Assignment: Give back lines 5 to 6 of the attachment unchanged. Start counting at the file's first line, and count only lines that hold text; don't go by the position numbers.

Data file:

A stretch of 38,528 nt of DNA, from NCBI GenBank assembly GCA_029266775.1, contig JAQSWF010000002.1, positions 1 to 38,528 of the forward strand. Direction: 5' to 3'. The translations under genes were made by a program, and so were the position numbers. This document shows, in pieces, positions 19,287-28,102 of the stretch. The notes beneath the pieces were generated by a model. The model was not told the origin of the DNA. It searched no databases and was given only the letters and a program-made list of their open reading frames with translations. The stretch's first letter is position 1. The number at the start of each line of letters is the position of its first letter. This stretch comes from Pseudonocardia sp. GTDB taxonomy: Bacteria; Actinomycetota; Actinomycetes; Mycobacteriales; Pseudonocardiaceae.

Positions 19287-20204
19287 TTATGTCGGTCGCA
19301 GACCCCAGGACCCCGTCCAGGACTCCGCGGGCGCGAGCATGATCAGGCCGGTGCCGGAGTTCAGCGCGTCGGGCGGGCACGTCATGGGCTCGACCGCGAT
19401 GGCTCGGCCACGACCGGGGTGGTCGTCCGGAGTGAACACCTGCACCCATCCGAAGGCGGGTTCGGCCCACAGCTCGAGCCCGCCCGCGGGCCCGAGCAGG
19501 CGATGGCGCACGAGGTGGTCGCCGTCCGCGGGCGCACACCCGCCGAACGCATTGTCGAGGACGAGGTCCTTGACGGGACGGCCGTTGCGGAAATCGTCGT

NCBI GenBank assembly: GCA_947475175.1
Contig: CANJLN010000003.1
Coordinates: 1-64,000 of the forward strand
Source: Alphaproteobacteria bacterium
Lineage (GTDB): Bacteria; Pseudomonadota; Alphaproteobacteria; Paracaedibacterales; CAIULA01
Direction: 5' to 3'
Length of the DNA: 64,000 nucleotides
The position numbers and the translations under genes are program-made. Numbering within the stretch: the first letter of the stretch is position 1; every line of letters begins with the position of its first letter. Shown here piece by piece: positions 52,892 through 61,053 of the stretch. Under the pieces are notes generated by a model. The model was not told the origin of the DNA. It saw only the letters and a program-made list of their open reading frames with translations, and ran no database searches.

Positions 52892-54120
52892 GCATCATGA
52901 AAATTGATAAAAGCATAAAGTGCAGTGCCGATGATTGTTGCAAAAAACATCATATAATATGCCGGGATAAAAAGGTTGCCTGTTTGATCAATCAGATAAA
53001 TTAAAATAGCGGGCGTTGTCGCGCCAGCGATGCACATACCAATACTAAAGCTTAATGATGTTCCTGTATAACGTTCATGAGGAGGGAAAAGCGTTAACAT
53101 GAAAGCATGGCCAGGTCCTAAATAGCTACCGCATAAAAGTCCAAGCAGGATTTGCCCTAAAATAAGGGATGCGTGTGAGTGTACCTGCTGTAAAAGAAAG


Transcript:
19401 GGCTCGGCCACGACCGGGGTGGTCGTCCGGAGTGAACACCTGCACCCATCCGAAGGCGGGTTCGGCCCACAGCTCGAGCCCGCCCGCGGGCCCGAGCAGG
19501 CGATGGCGCACGAGGTGGTCGCCGTCCGCGGGCGCACACCCGCCGAACGCATTGTCGAGGACGAGGTCCTTGACGGGACGGCCGTTGCGGAAATCGTCGT